Some families are into their fourth generation of camping here. Parents and grandparents still feel free to let kids explore tree groves, sandboxes and play areas; and accompany them to fish in a stocked trout pond or swim in the heated outdoor pool. The campground is pet-friendly, too, as long as you keep your dog on a leash.
Whether you prefer a sun-filled site or one that is set off in the woods, you’ll find places for your pull-through or back-in camper, and areas for small and large groups of tents. The cool Wisconsin nights are made extra comfy with a Northwest Territory Anywhere Bed with Skirt. Catch a great deal right now!
Camping sites have all the creature comforts: water and electric hookups, fire rings, picnic tables, a dump station and hot showers. There’s also ice, firewood, and a charmingly old-fashioned loaning library.
Aqualand is just minutes from Wisconsin’s Peninsula State Park as well as the picturesque towns of Fish Creek, Sister Bay, Bailey’s Harbor and Ephraim.
Cost: $34 per night.
Book your stay at Aqualand Camp Resort.
Best Beachfront Camping: Charlestown Breachway – Charlestown, RI
The Breachway is perfect for people who thrill to the idea of camping on the Atlantic Ocean beach. It is beloved by saltwater fishers and crabbers, and it’s common to see multiple generations enjoying the brisk breezes and refreshing waves of the New England coast. This campground is for self-contained RVs only,
Charlestown Breachway is right on a spit of land between Block Island Sound and a pristine saltwater estuary known as Ningret Pond. Not for fancy-glampers, it is clean and basic, but those water views are oh, so charming. There are a few small rental cabins available by reservation, too.
Pull up along the east side and smell the salt air. Kayak or swim in the pond, and fish to your heart’s content on the rocks or on the water. Granted it’s not for everyone: It does get crowded in peak summer season and generators are constantly humming; however, they’re drowned out by the gentle lull of the surf.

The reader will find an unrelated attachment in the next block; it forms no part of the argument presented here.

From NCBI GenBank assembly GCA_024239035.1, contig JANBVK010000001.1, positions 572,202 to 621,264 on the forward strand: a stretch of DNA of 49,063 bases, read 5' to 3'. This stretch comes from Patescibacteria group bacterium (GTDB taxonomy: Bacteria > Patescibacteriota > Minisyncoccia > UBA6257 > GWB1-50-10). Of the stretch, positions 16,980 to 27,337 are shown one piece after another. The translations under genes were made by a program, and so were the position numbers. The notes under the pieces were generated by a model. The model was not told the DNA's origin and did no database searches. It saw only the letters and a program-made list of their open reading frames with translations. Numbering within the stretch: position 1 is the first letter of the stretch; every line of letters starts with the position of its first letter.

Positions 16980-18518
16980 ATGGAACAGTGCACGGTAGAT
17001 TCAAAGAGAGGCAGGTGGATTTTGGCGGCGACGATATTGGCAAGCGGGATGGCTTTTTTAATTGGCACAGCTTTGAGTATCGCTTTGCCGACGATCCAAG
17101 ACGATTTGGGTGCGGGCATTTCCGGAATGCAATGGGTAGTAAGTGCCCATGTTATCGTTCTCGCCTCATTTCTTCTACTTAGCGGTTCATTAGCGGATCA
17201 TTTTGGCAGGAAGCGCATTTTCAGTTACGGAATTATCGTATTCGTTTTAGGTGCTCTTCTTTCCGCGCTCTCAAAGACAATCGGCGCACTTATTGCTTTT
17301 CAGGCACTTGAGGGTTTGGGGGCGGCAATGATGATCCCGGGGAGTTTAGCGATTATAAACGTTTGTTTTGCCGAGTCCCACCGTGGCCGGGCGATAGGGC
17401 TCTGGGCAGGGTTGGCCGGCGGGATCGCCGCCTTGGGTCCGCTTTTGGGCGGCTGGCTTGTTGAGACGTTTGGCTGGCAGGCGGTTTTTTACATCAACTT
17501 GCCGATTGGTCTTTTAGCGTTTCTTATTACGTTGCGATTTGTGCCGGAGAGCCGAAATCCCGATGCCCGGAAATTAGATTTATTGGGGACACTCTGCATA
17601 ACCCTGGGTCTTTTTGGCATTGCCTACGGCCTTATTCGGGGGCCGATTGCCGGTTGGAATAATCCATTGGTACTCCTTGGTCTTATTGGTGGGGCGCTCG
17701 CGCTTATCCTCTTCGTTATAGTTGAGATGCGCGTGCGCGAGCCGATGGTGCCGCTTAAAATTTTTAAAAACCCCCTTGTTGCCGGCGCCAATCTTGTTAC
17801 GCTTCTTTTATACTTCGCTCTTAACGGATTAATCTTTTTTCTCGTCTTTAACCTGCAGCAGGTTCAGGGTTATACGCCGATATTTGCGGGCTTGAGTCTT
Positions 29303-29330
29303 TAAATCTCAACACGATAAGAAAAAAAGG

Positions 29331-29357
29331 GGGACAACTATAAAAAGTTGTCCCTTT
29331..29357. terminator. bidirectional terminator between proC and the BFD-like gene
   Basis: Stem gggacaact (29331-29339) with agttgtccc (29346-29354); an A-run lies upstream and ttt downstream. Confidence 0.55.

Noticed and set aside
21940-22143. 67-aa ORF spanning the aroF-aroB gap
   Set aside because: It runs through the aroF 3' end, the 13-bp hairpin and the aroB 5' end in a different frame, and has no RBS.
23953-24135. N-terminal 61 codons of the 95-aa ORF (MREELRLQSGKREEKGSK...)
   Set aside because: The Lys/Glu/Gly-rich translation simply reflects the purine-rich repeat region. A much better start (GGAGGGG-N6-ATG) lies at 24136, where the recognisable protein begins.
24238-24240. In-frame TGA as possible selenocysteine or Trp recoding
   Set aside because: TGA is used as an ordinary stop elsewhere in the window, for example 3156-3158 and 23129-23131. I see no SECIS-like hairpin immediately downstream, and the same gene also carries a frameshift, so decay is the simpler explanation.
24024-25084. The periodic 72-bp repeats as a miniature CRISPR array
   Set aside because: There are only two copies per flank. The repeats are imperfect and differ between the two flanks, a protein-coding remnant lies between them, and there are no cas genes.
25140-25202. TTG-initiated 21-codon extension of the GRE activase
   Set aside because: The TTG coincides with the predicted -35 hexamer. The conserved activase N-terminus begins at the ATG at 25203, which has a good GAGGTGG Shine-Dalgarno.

Campsite space is limited and you need to register in advance to allow enough space for your size of RV. Because it is a state-operated campground, there are no alcoholic beverages, fire pits or fireworks allowed. But many return visitors love the idea of roughing it at the very edge of the Atlantic.
Grab some bait and find out where the fish are biting at Breachway Tackle. Enjoy a traditional bowl of chowder or a plate of clam cakes at Johnny Angel’s Clam Shack down the road. Watch birds, search for amazing shells, and unfold your new Northwest Territory Sun & Sport Beach Chair and crack open a nice new summer beach read. There’s no water, cable or electricity. Just you and the sea.
Cost: $14 – $35.
For reservations visit Charlestown Breachway.
Best Romantic Camping: The Martyn House – Ellijay, GA
Honeymooning? Planning a destination wedding or just want some time away from the kids? Book one of the luxury tents at the Martyn House property in the North Georgia Mountains. It is much more diamond than in-the-rough. In fact it’s technically a B and B and accommodates people over 18 only. No kids, no pets. It’s also a good fit for those who enjoy green living and glamping (glamorous camping) aficionados.